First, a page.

So we have to do what we have to do. Iím not about whining, Iím about winning. Whatever it is we have to do -- we have to do it to get our message out there. It was important to us to spend time building unity in the party because that has its own appeal. Weíre united around core principles.
Ratner: The White House just put out a fact sheet about economic growth continuing Ö more than 5.2 million jobs created since 2003. And they talk about the unemployment rate, etc. Theyíre going to roll this out, have already started. Whatís your response?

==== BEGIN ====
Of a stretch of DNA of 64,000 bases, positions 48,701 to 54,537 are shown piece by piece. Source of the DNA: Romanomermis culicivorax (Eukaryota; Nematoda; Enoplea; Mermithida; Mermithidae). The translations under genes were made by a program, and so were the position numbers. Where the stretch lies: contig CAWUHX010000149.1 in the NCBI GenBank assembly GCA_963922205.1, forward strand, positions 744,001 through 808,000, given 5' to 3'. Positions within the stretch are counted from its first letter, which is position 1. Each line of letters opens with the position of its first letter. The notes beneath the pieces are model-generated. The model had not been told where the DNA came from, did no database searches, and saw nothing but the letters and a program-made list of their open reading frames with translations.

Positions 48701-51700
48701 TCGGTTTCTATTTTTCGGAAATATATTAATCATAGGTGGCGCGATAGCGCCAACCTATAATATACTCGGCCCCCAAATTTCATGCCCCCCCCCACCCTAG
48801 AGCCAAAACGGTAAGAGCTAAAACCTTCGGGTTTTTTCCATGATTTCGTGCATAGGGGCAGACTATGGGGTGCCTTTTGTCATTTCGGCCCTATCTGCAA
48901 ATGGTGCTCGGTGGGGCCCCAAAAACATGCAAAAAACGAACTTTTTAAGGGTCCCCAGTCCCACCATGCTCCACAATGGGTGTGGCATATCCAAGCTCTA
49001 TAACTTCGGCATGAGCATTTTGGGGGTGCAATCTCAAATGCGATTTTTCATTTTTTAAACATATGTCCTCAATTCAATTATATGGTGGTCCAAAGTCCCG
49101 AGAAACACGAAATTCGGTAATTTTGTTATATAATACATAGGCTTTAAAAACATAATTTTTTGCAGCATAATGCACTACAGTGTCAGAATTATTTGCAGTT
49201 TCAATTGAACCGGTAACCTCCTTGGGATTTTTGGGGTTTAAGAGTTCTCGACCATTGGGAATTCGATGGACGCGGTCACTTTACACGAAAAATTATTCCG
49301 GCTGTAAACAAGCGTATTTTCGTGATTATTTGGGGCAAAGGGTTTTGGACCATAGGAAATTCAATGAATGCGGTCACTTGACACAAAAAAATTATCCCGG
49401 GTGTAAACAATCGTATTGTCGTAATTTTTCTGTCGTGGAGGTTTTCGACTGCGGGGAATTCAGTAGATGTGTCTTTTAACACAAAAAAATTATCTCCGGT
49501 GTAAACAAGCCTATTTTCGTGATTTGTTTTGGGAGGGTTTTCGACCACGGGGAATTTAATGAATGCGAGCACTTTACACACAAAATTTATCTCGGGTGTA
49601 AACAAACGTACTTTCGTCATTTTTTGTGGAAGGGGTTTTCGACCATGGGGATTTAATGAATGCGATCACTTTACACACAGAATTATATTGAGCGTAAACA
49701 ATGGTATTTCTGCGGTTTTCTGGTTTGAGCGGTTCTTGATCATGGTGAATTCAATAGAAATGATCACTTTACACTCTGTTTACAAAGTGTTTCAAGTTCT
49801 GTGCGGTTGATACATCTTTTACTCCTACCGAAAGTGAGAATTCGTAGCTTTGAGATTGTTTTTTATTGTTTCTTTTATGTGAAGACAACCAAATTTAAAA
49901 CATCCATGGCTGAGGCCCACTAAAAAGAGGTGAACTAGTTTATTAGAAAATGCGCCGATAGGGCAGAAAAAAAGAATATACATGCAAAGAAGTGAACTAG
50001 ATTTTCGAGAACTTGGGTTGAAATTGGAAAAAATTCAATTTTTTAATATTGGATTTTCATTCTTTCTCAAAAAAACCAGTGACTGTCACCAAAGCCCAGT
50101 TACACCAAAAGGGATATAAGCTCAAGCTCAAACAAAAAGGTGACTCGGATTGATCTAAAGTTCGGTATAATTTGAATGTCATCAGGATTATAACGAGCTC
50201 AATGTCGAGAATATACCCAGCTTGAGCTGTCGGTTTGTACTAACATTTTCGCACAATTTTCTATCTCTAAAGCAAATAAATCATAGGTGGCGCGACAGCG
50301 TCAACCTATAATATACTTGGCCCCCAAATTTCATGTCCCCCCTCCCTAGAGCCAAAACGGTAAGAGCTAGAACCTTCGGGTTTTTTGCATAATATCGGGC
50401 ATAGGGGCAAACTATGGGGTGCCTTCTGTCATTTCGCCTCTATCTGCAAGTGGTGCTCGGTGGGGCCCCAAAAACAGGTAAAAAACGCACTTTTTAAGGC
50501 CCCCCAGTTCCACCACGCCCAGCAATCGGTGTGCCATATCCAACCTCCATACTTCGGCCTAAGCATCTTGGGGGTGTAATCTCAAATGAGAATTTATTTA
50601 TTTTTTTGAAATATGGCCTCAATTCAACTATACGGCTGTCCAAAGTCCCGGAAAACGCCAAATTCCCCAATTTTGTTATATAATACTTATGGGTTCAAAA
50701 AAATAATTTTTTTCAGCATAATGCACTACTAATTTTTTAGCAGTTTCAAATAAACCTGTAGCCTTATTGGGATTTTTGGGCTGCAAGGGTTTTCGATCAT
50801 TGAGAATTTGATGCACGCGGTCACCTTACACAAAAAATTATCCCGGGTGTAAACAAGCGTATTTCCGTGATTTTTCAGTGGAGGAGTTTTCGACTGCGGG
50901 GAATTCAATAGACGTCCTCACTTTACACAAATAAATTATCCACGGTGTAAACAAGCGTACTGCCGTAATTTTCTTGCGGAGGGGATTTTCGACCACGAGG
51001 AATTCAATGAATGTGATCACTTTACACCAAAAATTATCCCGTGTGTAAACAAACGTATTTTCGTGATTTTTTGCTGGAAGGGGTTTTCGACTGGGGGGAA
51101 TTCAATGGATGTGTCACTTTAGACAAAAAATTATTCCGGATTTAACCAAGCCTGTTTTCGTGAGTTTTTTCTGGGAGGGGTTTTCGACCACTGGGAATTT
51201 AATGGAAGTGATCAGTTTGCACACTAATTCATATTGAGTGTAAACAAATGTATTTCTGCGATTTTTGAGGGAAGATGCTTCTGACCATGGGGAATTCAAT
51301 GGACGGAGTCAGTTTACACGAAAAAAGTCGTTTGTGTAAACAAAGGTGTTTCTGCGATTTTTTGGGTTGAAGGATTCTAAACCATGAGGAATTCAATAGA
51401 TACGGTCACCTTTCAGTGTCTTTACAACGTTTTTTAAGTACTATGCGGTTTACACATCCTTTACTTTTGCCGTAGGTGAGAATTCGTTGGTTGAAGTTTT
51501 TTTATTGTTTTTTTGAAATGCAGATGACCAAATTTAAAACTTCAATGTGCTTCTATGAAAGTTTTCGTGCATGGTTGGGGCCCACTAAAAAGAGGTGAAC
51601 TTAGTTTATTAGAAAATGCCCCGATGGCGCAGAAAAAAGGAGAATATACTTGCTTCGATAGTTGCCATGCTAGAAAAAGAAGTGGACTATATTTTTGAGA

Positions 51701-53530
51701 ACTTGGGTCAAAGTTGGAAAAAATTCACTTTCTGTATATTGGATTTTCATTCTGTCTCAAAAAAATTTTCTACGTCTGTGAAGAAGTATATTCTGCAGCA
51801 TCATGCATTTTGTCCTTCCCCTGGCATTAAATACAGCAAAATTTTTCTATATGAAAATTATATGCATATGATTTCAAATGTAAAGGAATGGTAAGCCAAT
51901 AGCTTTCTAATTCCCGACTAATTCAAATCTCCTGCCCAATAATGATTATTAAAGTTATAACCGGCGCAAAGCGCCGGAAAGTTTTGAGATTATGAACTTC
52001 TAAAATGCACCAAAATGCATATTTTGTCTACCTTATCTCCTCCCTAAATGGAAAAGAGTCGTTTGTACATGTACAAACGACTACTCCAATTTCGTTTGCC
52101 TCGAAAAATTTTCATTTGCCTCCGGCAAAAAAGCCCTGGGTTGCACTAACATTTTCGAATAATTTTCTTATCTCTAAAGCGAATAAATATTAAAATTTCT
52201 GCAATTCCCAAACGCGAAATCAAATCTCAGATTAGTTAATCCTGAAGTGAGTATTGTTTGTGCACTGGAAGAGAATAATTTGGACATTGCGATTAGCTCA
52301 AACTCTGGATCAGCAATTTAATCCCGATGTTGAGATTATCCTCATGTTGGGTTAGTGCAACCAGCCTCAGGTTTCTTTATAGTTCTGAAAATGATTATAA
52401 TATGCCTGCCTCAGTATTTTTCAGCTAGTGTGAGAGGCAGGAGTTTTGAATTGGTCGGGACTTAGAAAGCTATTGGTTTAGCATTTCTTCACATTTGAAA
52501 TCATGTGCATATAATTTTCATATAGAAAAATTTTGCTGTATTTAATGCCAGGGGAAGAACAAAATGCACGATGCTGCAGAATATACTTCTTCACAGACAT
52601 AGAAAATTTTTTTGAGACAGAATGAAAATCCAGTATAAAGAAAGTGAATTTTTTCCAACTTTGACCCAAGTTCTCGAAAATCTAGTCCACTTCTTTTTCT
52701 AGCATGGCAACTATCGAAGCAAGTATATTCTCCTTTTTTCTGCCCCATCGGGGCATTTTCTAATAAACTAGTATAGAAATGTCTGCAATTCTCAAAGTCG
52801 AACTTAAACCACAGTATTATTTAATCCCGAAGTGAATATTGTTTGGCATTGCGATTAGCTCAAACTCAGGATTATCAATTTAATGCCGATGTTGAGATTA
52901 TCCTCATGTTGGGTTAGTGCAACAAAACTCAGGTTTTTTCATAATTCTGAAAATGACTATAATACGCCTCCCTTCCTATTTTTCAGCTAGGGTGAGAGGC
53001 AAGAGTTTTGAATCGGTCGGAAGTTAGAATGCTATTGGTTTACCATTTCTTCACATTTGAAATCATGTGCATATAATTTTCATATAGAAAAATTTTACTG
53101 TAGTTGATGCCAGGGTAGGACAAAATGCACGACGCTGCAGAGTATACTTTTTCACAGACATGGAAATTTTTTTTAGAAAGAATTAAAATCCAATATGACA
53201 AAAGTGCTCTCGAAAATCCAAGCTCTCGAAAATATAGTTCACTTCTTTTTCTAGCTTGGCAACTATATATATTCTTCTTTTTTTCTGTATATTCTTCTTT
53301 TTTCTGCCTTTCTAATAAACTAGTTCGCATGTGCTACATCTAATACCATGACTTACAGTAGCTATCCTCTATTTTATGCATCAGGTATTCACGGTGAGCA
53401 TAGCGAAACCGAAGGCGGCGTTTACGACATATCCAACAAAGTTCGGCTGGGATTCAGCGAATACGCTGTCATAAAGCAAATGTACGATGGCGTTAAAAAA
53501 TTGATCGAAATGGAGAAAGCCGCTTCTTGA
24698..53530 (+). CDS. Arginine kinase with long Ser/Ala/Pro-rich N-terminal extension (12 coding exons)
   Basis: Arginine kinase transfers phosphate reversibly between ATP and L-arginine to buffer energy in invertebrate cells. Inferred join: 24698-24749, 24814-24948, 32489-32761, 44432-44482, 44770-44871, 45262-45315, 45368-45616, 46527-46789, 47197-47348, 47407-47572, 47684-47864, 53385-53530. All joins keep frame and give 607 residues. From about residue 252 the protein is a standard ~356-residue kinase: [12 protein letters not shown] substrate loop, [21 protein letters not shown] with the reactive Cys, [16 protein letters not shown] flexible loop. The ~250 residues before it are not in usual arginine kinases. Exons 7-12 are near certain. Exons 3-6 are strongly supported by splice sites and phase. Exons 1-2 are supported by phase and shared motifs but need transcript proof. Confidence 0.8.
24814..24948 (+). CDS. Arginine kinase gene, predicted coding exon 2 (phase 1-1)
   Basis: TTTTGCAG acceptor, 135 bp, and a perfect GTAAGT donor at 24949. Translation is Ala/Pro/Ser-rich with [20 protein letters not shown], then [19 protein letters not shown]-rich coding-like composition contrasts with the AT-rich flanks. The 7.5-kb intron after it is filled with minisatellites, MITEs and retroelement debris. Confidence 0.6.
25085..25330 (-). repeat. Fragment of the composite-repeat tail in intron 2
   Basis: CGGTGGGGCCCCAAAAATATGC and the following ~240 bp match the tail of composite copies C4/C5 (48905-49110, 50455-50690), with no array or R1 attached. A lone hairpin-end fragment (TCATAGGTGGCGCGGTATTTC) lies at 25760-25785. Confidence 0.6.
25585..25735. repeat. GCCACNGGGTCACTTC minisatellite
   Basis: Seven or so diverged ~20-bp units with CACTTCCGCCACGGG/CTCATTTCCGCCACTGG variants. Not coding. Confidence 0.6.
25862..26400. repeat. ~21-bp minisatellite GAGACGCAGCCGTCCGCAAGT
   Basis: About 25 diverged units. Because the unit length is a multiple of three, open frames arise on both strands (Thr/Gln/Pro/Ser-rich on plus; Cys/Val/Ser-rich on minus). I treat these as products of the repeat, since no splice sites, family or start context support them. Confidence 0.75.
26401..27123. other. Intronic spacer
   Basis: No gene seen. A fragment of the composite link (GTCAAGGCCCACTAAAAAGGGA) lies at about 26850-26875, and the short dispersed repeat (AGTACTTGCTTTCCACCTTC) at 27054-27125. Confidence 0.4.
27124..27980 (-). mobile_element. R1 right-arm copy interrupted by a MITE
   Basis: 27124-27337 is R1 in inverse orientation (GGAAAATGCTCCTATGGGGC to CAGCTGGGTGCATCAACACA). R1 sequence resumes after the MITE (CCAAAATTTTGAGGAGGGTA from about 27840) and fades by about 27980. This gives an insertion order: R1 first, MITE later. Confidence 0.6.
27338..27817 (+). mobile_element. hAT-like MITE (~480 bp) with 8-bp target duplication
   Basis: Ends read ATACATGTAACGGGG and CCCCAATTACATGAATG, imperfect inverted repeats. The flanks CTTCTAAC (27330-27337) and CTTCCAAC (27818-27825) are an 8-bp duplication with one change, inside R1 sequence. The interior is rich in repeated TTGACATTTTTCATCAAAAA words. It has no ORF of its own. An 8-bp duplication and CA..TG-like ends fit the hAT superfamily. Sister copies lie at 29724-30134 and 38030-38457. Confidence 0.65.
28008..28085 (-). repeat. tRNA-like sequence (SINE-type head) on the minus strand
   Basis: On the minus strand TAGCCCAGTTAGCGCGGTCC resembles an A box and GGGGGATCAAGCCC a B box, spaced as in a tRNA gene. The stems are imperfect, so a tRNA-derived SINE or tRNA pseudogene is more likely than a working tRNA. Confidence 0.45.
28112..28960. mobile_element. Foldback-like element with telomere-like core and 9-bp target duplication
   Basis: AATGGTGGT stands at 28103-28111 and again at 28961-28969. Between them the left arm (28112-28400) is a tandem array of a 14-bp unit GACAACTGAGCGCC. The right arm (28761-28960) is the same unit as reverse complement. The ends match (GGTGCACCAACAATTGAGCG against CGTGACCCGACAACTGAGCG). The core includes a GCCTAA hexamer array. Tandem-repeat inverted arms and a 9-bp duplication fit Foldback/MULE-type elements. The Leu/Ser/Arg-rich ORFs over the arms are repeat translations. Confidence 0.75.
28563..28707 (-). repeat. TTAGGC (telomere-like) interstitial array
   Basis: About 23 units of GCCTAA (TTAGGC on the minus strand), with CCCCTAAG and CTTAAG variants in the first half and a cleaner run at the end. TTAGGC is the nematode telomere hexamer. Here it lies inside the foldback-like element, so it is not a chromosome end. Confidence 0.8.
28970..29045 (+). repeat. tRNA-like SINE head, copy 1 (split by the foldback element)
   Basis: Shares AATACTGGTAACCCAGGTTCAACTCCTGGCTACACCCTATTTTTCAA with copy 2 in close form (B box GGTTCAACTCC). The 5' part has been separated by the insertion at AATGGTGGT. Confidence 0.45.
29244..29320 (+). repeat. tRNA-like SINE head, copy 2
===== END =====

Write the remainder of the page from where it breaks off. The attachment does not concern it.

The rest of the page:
Pelosi: Theyíll roll it out big time. They can say it all they want but they donít convince the American families caught in the middle-class squeeze. Itís good for their friends. The job growth for this month is less than what they projected; they projected 200,000. The purchasing power of Americaís working families has not increased. So theyíll try to Ö this what they do. I donít blame them Ö they can say it all they want, itís not going to convince people who canít make ends meet because of the high cost of energy, prescription drugs, because of the lowering of the purchasing power of their income, that everythingís great. Hallelujah -- whatever his name is at Exxon is making $400 million. Everything is great! They can say whatever they want. The budget deficit, they say itís lower, itís still over $300 billion.